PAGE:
We are also allowed into the lives of Daniel and his team, showing the toll that their job takes on their personal lives. Helena is a brilliant investigator, but doesn’t allow herself to get too close to people. She has a system for her personal life, a small number of women whose company she enjoys who are also comfortable with a no-strings arrangement. When she wants company she calls them in order of preference to see who is free for the evening. Yet she never lets herself share a meal, a movie or anything about how she feels with them. Daniel finds his job a huge hindrance to a personal life, especially like this case where he has to drop everything at a moment’s notice and disappear for a few days or weeks with no explanation or contact. He is consumed by his job too, but there are hints of a softer side to him,not just in the way he feels about Āróra, but in the way cares for Lady G a trans woman who lives in his garden office.

The case is fascinating, with hints of dodgy money dealings and possible involvement with the Russian mafia. Flosi has a more complex life than at first appears. He has a daughter called Sarah who works with him, but doesn’t like to live with him due to tensions with Guaron. Guaron is his second wife and it’s as if Flosi hasn’t grown up and realised that long term relationships are not as exciting as those first thrilling months when we fall in love. It is all sharing meals, watching tv at night, and the gentle domestic routine. He already rejected this way of life when he left his first wife, but at the first sign of trouble she is still willing to come over with Sarah and cook for the team and offer Flosi support. There are signs his relationship with Guaron has reached that comfortable stage, but he isn’t forthcoming with the team about his doubts or his solutions to the boredom he’s felt in his marriage. Every little piece of information has to be dragged out of him, but is he being deliberately obstructive? Sometimes he seems genuinely clueless about the importance of being honest in finding his wife. I wasn’t sure he even wanted her found, and with a resentful daughter, over-involved ex-wife and other distractions my suspicions were pulled in one direction then another. The author paced these revelations beautifully, raising the tension and sending me racing through the pages. This really is an intelligent thriller that will not only keep your attention but will keep you guessing all the way to the end.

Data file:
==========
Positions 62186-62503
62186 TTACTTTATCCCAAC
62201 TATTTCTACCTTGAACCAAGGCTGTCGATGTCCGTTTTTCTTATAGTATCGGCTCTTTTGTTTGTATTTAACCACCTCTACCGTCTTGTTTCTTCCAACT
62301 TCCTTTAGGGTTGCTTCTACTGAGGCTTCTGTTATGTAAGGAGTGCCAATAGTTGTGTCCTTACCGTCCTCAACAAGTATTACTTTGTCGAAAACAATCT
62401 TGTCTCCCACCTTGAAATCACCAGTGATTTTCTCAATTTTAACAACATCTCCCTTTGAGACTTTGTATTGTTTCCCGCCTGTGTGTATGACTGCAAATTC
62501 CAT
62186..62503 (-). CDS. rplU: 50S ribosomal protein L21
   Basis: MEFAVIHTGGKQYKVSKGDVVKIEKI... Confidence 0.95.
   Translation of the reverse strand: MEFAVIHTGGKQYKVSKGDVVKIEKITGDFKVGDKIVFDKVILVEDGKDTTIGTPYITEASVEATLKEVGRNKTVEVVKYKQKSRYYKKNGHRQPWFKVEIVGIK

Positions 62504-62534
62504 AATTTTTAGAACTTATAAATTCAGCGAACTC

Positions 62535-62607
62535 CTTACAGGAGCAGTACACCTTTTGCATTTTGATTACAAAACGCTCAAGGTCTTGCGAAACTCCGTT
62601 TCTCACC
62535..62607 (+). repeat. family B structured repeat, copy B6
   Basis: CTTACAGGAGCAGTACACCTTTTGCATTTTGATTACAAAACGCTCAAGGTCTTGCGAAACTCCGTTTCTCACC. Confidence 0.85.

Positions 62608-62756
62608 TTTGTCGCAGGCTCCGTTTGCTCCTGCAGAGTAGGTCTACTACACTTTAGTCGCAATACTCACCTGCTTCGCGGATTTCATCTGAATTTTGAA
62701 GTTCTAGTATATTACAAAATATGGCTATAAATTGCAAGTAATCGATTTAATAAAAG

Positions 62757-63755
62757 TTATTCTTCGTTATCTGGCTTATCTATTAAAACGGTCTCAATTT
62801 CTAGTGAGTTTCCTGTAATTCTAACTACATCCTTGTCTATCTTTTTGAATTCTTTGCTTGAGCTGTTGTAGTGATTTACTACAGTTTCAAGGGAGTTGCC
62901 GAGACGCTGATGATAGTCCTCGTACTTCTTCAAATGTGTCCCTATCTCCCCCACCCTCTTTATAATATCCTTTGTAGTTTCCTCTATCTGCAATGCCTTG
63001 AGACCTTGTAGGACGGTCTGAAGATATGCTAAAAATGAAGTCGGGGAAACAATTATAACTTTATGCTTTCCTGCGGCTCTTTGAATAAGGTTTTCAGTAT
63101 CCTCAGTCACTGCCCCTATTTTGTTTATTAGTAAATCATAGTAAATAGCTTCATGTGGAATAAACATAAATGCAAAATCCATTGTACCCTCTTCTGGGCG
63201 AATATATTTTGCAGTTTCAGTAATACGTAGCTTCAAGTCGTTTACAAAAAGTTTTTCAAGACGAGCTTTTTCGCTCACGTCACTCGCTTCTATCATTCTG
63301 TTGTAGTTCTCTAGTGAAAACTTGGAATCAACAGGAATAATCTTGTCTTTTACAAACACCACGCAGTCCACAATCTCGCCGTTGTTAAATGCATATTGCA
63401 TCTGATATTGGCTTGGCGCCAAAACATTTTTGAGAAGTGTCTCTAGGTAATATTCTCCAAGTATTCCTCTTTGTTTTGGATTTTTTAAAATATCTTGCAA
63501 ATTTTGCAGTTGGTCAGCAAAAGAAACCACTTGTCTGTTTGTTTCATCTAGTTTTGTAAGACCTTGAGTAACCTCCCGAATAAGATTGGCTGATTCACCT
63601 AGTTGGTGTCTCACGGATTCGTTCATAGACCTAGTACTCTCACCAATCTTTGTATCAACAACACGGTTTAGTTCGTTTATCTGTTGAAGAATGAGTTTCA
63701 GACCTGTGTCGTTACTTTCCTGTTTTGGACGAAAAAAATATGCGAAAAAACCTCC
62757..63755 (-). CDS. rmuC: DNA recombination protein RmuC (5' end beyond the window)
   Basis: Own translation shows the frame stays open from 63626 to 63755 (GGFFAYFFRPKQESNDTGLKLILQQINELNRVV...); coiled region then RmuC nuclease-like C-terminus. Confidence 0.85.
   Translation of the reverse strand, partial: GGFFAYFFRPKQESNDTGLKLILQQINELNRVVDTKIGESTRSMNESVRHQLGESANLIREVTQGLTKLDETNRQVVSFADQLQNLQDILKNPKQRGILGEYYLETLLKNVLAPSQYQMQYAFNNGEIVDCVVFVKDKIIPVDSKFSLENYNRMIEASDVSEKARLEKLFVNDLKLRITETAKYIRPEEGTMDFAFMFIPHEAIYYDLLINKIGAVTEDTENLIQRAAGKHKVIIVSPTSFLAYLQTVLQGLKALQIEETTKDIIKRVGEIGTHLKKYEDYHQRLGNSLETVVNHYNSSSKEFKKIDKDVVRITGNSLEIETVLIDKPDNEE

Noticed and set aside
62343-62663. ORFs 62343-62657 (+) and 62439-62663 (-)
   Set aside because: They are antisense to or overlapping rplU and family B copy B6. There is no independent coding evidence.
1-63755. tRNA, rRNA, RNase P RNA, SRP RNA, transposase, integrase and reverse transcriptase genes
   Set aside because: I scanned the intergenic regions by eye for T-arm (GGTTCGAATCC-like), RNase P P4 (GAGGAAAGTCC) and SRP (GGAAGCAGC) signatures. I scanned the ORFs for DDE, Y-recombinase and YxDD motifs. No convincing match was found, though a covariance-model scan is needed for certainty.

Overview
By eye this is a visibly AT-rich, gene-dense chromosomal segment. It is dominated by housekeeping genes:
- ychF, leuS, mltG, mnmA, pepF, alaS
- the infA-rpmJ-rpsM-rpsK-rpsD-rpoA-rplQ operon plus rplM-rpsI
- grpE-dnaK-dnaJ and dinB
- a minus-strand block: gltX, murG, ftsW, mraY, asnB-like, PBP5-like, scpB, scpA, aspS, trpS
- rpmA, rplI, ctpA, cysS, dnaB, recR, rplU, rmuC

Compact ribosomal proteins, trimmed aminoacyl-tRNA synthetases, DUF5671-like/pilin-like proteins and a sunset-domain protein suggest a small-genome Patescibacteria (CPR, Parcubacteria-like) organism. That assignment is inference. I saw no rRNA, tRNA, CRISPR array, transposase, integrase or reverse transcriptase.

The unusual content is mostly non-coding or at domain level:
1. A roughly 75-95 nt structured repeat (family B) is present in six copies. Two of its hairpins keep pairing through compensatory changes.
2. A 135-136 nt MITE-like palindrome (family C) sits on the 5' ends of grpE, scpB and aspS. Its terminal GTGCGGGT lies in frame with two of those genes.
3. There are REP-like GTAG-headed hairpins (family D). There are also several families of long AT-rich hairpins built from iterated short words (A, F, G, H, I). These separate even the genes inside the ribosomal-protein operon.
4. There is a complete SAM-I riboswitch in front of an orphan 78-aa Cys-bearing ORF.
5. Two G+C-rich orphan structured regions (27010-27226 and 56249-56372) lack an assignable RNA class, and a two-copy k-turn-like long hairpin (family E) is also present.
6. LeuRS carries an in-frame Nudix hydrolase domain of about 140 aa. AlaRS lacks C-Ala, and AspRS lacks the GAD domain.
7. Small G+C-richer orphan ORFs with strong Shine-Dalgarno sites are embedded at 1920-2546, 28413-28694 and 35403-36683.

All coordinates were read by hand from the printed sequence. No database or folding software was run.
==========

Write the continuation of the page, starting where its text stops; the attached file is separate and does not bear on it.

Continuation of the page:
Meet the Author

Icelandic crime-writer Lilja Sigurdardóttir was born in the town of Akranes in 1972 and raised in Mexico, Sweden, Spain and Iceland. An award- winning playwright, Lilja has written four crime novels, with Snare, the first in a new series and Lilja’s English debut shortlisting for the CWA International Dagger and hitting bestseller lists worldwide. Trap soon followed suit, with the third in the trilogy Cage winning the Best Icelandic Crime Novel of the Year, and was a Guardian Book of the Year. Lilja’s standalone Betrayal, was shortlisted for the Glass Key Award for Best Nordic Crime Novel. In 2021, Cold as Hell, the first in the An Áróra Investigation series was published, with Red as Blood to follow in 2022. The film rights have been bought by Palomar Pictures in California. Lilja is also an award-winning screenwriter in her native Iceland. She lives in Reykjavík with her partner.

Posted in Personal Purchase

Wolf Pack by Will Dean.

Yay! Tuva is back!! My current favourite literary heroine is back investigating another story in the remote and slightly quirky surroundings of the town of Gavrik, in Northern Sweden. We left Tuva at the end of Bad Apples on a cliffhanger, but Will Dean throws us straight into the action and the frozen forest. As Tuva is driving she finds a hunting dog at the side of the road, armoured but still injured. It’s owner isn’t far away and he blames wolves. As she rushes the dog and his owner to the vet, Tuva wonders if there are such wolf packs roaming the land close to Gavrik? She doesn’t know it yet, but there’s more than one type of wolf close by.